Idaho News

Idaho's one of the worst states in the country for working moms. What about for dads?

Working dads in Idaho have a decent work-life balance, but poor-quality child care makes our state one of the worst in the nation for parents.
Working dads in Idaho have a decent work-life balance, but poor-quality child care makes our state one of the worst in the nation for parents. West Bend Daily News

Analytics website WalletHub has released the follow-up to its study on best states for working moms, and the news for Idaho dads isn't promising, either.

Last month, the site declared Idaho the worst state for working mothers thanks to poor-quality child care and few professional opportunities. Similar metrics left our state at 47th in the nation for working fathers.

For its June study, WalletHub looked at 20 metrics for each of the 50 U.S. states and the District of Columbia. Those statistics fell into four categories: economic and social well-being, work-life balance, child care and health.

Out of a possible 100 points, Idaho scored only 38.86 — outstripping only New Mexico (37.79), Nevada (36.62), Mississippi (36.17) and West Virginia (35.69). The best-ranked state, Connecticut, had a score of 72.58.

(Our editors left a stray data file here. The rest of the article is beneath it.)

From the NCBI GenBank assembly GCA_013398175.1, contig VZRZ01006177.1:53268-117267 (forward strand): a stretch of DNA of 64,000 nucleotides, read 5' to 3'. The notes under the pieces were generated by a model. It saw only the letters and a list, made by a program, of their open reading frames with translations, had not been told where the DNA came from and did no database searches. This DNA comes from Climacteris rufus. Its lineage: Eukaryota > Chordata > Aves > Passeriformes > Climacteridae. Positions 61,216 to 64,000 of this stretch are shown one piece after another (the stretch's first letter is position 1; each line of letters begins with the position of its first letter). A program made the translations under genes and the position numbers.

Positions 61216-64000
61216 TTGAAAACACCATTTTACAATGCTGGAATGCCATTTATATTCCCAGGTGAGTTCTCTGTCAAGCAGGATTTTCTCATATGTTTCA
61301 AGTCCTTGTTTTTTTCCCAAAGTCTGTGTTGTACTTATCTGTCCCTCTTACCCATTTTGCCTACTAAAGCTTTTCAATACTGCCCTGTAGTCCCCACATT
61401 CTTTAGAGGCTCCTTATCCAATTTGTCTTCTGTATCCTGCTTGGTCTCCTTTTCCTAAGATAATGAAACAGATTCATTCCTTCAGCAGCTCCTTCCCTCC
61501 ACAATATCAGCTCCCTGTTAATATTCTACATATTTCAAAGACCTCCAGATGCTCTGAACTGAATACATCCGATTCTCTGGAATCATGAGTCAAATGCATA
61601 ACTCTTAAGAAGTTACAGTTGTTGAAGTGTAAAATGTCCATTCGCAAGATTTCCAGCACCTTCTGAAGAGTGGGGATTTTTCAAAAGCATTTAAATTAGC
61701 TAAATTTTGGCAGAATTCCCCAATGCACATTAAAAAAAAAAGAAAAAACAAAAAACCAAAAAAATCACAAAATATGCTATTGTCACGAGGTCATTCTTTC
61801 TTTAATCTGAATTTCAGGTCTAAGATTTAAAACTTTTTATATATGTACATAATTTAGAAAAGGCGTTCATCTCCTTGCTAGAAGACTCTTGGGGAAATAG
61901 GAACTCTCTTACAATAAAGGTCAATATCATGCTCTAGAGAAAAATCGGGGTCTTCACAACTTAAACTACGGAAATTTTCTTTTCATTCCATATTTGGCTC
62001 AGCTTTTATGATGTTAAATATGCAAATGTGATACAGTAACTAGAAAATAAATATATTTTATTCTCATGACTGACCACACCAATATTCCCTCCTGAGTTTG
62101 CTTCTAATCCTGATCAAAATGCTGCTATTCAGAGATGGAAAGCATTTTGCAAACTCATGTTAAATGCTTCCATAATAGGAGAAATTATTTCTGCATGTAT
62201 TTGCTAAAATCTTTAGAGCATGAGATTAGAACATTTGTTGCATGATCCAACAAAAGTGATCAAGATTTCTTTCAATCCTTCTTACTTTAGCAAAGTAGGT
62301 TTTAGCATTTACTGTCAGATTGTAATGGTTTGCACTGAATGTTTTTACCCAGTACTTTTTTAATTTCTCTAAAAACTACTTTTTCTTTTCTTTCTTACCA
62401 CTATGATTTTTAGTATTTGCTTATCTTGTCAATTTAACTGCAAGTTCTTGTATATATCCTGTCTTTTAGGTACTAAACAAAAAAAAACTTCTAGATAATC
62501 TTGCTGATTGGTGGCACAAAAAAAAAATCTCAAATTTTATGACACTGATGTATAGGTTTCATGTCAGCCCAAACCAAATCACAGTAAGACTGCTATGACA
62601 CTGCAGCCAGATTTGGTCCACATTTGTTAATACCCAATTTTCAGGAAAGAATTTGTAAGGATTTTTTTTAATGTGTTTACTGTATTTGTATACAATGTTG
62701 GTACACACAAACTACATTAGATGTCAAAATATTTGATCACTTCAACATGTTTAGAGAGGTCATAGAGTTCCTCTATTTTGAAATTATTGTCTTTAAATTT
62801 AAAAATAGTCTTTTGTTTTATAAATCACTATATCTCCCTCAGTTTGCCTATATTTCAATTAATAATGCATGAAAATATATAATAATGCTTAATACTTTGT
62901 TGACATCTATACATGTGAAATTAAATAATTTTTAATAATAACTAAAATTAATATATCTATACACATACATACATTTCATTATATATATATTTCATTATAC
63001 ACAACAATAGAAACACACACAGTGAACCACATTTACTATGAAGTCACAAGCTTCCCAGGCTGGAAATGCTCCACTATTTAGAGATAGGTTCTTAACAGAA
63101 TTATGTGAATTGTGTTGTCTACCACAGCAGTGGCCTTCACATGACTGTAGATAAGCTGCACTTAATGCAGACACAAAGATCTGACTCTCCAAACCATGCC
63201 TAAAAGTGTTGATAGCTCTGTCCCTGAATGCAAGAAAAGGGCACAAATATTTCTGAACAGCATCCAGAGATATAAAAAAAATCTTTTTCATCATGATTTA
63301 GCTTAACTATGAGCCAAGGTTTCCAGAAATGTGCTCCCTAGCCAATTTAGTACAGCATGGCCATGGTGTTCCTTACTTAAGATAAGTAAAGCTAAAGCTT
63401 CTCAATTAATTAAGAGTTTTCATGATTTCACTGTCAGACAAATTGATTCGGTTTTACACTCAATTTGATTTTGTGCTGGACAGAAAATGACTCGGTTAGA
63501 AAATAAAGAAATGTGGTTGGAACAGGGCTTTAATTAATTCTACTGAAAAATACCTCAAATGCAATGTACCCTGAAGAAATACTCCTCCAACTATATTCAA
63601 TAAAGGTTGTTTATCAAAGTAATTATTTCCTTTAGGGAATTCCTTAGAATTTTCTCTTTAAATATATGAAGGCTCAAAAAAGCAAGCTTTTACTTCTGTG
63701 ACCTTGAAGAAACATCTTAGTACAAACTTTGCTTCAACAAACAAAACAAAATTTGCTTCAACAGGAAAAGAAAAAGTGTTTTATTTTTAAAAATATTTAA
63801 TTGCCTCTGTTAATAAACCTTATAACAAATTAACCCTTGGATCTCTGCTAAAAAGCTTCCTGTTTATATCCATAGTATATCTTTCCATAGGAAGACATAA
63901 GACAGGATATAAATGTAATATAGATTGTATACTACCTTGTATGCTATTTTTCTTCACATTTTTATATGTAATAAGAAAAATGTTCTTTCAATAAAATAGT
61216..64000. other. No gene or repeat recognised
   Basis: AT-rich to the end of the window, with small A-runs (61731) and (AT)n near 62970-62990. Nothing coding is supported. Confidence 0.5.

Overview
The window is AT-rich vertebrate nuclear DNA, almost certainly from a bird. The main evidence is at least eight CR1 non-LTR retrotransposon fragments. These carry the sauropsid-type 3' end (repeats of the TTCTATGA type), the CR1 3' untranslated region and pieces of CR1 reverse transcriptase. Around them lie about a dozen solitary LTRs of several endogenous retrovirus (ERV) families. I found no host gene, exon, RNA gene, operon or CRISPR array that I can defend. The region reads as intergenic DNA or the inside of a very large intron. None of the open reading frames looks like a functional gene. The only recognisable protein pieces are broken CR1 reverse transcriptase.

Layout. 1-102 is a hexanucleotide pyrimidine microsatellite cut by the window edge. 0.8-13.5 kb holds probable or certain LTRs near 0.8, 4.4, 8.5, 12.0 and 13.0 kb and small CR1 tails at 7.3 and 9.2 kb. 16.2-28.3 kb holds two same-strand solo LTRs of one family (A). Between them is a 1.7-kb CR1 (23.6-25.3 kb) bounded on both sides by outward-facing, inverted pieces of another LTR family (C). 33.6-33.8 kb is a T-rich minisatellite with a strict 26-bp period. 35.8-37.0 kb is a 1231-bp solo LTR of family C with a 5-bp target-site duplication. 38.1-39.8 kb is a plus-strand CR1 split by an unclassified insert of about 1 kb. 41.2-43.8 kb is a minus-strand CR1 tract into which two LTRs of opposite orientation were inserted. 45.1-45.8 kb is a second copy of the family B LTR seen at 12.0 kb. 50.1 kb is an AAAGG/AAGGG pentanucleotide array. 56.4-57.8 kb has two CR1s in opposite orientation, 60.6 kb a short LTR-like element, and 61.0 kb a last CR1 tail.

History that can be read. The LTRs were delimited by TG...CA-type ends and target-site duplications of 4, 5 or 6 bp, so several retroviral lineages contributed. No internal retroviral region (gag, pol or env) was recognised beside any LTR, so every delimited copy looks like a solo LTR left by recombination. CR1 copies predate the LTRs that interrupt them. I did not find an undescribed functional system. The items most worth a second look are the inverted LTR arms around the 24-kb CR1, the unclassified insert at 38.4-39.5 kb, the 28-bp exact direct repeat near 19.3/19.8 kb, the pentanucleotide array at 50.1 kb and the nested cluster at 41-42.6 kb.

Idahoans fared best in the health category, ranking 28th. Idaho dads' economic and social well-being earned a 38, while work-life balance ranked 37th. But where Idaho really failed was the child care category, where our state came in dead last.

Source: WalletHub

Here's what the website weighed to calculate its scores:

  • Median family income (adjusted for cost of living)
  • Unemployment rate for dads with kids aged 0 to 17
  • Share of kids aged 0 to 17 (with dad present) living in poverty
  • Average freshman graduation rate for men
  • Parental leave policy
  • Average length of work day for males
  • Average commute time for men
  • Day care quality score
  • Child care costs (adjusted for median family income)
  • Pediatricians per capita
  • Quality of state school system
  • Share of nationally accredited child care centers
  • Number of child care workers per children under 14
  • Male uninsured rate
  • Men's life expectancy
  • Male suicide rate
  • Male mental health
  • Share of men in good or better health
  • Share of physically active men
  • Unaffordability of doctor's visits

Read WalletHub's full analysis here.

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